Where is the line between voting according to our moral convictions and voting to enforce our ideas of morality on others? It is not an easy line to find, and is often easiest to see in hindsight. For example, it is now clear that the abolitionists were exactly right in voting for freedom for all slaves, leading to the Emancipation Proclamation. They were not enforcing their morality on others; they were rightly recognizing a universal moral imperative whose time had come. On the other hand, in the era of Prohibition, well-meaning people were sure God had called them to eliminate, by legislation, the scourge of alcoholism from the earth. Their intentions may have been good, but few would now doubt their error. The line is there; but each new generation has to discover it for themselves in the struggle of faith.
I would offer three rules of thumb to help locate that line between holding our moral convictions firm, and yet refraining from enforcing them on others. I suggest the Parable of the Good Samaritan (Luke 10: 29-37) as a valuable theological frame of reference.
First, any kind of religious test for moral responsibility for our neighbor contradicts the truth of the gospel. The parable makes it fully clear: genuine love for neighbor reaches well beyond the community of faith to include all humanity in its sheer need. The pious and the religious walked on the other side of the rode, unwilling to touch trouble due to religious scruple; but Jesus has made it crystal clear in the very heart of his teaching that love for neighbor even includes—perhaps especially includes—love for the enemy. Hiding religious propaganda inside a legislative agenda does no credit to the Christian gospel. The God of the gospel already holds the whole world in his hands; and those who are responsible to him recognize their moral responsibility for their fellow humanity, irrespective of religious adherence.
Second, moral action in society is pragmatic, not pure. The purist always insists the facts of real life meet the test of a pure moral theory. Does this half-dead man on the road fit my moral agenda for helping others? The priest and the Levite cling to the purity of their theory, and walk away unmoved. The true test of Christian moral action in society is always pragmatic: what real difference does possible moral action make in the lives of real people? The Samaritan sees the man in his need, and responds. He does not respond according to a predetermined “worldview”; he responds according to the concrete reality of the need of the moment. To carry out moral convictions over into the way we vote means avoiding the temptation of the priest and Levite, which is to cling to purity no matter the human cost; and instead to walk the way of the Samaritan, measuring our actions by the real impact for good on the concrete situation of the present.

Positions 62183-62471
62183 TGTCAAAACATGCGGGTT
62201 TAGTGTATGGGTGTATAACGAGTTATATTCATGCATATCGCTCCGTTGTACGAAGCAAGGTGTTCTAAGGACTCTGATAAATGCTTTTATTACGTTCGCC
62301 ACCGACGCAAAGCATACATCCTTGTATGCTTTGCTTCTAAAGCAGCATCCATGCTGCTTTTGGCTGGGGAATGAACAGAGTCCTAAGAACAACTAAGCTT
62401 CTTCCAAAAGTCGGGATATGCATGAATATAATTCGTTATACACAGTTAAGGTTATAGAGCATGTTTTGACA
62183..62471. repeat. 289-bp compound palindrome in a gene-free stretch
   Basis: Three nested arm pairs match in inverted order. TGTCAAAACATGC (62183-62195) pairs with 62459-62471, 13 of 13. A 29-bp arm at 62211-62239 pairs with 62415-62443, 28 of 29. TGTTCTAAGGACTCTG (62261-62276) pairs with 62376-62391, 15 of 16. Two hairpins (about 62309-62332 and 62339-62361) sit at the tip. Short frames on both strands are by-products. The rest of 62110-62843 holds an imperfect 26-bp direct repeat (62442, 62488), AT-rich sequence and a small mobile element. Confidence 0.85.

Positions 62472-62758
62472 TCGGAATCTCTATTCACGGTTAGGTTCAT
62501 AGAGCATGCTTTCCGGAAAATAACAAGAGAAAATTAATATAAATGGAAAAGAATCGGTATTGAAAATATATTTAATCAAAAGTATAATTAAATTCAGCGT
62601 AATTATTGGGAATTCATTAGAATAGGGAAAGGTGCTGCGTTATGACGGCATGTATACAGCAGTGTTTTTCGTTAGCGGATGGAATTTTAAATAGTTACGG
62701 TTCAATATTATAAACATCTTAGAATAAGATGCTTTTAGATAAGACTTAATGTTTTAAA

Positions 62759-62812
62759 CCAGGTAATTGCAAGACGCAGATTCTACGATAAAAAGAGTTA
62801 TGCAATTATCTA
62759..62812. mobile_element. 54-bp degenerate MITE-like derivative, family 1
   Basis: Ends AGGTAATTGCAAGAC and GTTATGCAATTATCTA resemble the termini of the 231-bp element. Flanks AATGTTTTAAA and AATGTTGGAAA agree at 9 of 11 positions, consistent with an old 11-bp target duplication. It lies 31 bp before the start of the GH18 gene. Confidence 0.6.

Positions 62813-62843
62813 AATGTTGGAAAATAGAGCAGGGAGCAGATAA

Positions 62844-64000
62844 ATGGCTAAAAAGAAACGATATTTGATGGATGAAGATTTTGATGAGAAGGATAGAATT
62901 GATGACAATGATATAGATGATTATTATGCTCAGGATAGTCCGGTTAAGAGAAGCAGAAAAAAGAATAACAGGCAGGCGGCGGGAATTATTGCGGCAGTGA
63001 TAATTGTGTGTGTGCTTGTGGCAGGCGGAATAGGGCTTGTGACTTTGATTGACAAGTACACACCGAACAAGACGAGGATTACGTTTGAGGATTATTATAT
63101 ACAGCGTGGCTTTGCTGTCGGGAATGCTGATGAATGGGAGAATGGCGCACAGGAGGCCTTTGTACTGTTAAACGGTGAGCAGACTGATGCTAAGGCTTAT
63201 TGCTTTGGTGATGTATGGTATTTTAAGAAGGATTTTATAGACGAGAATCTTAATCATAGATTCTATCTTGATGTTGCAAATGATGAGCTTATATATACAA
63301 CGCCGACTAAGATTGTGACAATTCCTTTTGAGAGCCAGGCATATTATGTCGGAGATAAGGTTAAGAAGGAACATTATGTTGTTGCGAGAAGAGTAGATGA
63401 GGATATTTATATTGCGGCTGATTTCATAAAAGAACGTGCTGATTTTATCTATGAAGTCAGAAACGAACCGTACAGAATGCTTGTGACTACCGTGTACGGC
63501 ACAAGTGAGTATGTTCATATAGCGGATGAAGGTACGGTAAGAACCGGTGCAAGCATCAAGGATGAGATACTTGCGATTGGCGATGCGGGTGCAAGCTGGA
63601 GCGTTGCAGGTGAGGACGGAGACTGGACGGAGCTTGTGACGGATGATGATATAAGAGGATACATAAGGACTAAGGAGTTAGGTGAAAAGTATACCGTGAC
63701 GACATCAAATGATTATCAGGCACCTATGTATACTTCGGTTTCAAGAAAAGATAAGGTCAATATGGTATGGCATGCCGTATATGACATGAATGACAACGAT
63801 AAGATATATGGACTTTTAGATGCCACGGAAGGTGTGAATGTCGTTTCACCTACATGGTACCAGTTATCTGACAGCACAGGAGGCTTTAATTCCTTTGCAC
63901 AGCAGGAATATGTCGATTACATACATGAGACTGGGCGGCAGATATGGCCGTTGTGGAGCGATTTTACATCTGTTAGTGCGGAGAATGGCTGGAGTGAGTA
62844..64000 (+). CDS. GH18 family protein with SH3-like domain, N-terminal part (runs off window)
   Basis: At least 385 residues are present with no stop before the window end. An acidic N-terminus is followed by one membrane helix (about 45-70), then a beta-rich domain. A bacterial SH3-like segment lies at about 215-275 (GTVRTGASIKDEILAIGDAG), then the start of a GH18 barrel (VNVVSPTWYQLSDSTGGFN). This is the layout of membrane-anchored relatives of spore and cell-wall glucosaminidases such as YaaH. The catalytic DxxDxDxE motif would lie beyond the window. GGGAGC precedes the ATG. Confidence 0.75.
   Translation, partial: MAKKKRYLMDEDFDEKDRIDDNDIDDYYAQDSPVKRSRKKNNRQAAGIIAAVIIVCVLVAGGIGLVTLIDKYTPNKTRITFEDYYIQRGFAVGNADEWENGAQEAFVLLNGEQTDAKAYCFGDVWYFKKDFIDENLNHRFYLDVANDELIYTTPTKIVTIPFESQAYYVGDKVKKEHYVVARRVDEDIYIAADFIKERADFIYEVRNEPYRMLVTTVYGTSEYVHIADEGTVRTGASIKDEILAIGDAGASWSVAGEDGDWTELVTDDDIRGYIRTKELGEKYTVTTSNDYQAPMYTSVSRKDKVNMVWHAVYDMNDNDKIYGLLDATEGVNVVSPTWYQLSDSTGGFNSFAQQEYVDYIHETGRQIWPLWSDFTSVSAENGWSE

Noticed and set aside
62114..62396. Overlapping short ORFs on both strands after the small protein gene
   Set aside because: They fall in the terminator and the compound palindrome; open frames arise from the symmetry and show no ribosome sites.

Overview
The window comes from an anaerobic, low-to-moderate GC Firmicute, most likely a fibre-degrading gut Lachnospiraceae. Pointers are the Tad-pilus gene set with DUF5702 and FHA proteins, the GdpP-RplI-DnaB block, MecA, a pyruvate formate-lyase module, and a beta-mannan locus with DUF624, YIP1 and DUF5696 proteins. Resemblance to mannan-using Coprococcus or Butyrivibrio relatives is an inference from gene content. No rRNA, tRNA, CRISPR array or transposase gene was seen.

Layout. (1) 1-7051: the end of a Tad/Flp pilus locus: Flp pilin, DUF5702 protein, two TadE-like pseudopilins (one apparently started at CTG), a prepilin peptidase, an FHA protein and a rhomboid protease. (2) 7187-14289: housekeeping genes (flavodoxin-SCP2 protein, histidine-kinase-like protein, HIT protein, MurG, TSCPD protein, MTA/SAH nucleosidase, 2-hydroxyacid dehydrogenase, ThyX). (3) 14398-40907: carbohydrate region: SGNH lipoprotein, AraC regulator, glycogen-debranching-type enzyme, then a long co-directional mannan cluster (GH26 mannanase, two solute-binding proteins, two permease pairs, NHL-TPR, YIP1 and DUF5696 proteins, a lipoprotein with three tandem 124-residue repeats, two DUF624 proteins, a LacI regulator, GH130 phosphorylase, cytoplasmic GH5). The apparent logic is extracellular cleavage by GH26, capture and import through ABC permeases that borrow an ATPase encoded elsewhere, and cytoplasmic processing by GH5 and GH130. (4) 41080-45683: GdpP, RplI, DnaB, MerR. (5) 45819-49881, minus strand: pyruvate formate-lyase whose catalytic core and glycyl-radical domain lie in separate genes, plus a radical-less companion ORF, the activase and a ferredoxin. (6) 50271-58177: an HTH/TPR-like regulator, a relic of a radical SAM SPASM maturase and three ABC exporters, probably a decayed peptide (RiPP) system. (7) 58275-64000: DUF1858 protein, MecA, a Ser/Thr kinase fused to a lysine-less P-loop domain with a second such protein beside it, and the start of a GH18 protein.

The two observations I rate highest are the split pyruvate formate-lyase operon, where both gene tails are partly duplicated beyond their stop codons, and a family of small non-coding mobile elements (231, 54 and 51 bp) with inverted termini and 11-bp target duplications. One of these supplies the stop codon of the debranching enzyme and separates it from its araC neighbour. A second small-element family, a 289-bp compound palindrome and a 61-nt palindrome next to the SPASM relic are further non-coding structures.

Third, it is crucial to remember the meaning of the biblical word “righteousness”. In the Bible, righteousness is not an abstract moral norm, but a relationship of mutual obligation. Those who honor the obligations implied in a relationship are deemed righteous. The parable of the Good Samaritan makes it clear: we do not choose (as disembodied individuals) moral responsibility for our neighbor; we have (as those joined by our co-humanity) such responsibility. My neighbor, simply by the sheer fact of his/her existence, has a moral claim upon my life, under the gracious mercy of God. Nor is my responsibility to my neighbor based upon his/her worth of merit; once again, the word of Christ concerning love for enemy is essential. My responsibility to my neighbor is based upon our common relationship to God, who joins us in mutual obligation in society. Thus, from a biblical perspective, moral responsibility for the good of my neighbor is never merely voluntary; it is grounded in the essential right of being human in God’s good world.
To summarize: two extreme options seem unwarranted. The Christian cannot simply run and hide from society, as if private obedience were enough; no, in the Scriptures, the kingdom of God and a civil society are in fact two sides of the same coin. On the other hand, the Christian cannot assume that society is there simply as a mirror of Christian moral conviction; no, love for the enemy implies a genial and graceful acceptance of a pluralistic and cosmopolitan global society. In between these two extremes, every Christian struggles to find the line where moral conviction matches the real needs of society as expressed in concrete legislative proposals. The challenge of Christ to us all is the same: “go thou and do likewise…”
Paul McGlasson is the author of No! A Theological Response to Christian Reconstructionism and is pastor of First Presbyterian Church in Sullivan, Indiana. He received his MDiv from Yale Divinity School, and his PhD from Yale University in Systematic Theology. He is the author of several books, including God the Redeemer, Canon and Proclamation, and Invitation to Dogmatic Theology. Before entering the parish ministry, McGlasson taught theology for several years in college and seminary.